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StageTop caught my attention when I saw their prices out of the corner of my eye. There were many 3D printed gaming pieces and accessories at Origins, but I hadn’t noticed anything as simple yet elegant as StageTop’s gaming surfaces. I noted their booth for my own use as much as anything, since I’m always on the lookout for ways to make memorable and unique gaming areas.


Everywhere you turned at Origins, you found groups of people playing games. Some were new, some familiar, and others strange versions of ones I had seen before. I wish I had seen the Red Orktober being used as a gaming table, but I happily stood by and watched the enormous Battle of Hoth taking place one day, or the gigantic game of diplomacy taking place on the floor the next. In the hallways, every corner hid DnD groups, card games, and Live Action Roleplay duels. The gaming hall was a constant drone of tabletalk and dice rolling, while the exhibit hall was as packed with people browsing the dozens of vendors. More than a few times I found myself wondering how impossible it would have seemed three years ago for so many people to all be in one place, enjoying their shared hobbies together.


We’ve got a variety of other stray photos from a combination of Brant Guillory, Merle Robinson, Gary Mengle, and others.

One of our longest-running and best partners, Enterprise Games are the official GMT rep to Origins, and they support our Wargame HQ with a ton of great prizes every year, and we steer a lot of shoppers their way.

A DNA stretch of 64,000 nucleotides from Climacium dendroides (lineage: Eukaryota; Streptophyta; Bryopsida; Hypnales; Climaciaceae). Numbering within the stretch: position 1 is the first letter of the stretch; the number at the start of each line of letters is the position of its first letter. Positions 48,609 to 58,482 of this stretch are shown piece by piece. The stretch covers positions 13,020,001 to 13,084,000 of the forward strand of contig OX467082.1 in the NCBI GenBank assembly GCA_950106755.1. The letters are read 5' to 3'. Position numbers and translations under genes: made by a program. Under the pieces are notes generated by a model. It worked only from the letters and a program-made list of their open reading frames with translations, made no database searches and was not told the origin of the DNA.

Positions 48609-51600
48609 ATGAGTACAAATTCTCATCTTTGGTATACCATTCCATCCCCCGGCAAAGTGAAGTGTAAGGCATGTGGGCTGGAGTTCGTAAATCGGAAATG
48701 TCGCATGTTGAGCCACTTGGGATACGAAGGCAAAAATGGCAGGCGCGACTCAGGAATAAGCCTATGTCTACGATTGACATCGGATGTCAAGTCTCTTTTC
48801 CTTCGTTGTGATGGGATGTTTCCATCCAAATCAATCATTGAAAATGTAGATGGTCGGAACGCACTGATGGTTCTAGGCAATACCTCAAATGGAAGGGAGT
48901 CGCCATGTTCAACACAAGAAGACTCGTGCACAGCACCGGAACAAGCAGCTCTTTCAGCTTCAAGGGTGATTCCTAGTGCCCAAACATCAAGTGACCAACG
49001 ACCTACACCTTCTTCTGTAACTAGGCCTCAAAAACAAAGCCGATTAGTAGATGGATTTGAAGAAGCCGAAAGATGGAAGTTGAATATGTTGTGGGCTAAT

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This douche-knuckle is EXACTLY why we included

If your bag gets big enough that you are now taking up enough space for two people, please wear your backpack across the front of your chest.

in our advice to rookies column.  This guy knocked over 2 people, and a display rack, plus a few near-misses, and never noticed either of them because he was hell-bent on getting to that t-shirt booth, just to stand there and block 1/3 of the aisle while gawking.

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Hey Bob, we found one for you!

and here’s some more from Decision Games



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Poor Clint at Carolina Game Tables was in a walking boot all weekend, which makes Origins much tougher, especially for someone as active as him!


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In the exhibit hall at Origins Fair
There are wonders beyond compare
From games old and new
To artwork that’s true
It’s a geek’s paradise, beyond compare!

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2 thoughts on “On-Site Origins 2023 ~ Exhibit Hall

  1. Thank very much for your coverage of Origins 2023. It’s been a while since I have attended. Nice to “See”
    Don at Enterprise games! Lots of vendors with interesting new games (Liftoff 2.0. has my undivided attention…)

    Ohm one more thing, thanks for the suggestion of Dramamine for those if us who viewed the video
    on the Dealers Room. Even at 1X speed, it got a bit chaotic.

    1. We’re going to make it a point to better stabilize the video for next year. This was the first time we tried it, and while it wasn’t bad, there’s definitely room to improve. One recommendation we go from someone was to go both ‘up’ and ‘down’ the same aisle so you can keep the camera angled either right or left all the way down each side of the aisle, rather than whipping back and forth across it each time. That’ll add time to the overall video, but maybe we split it into two vids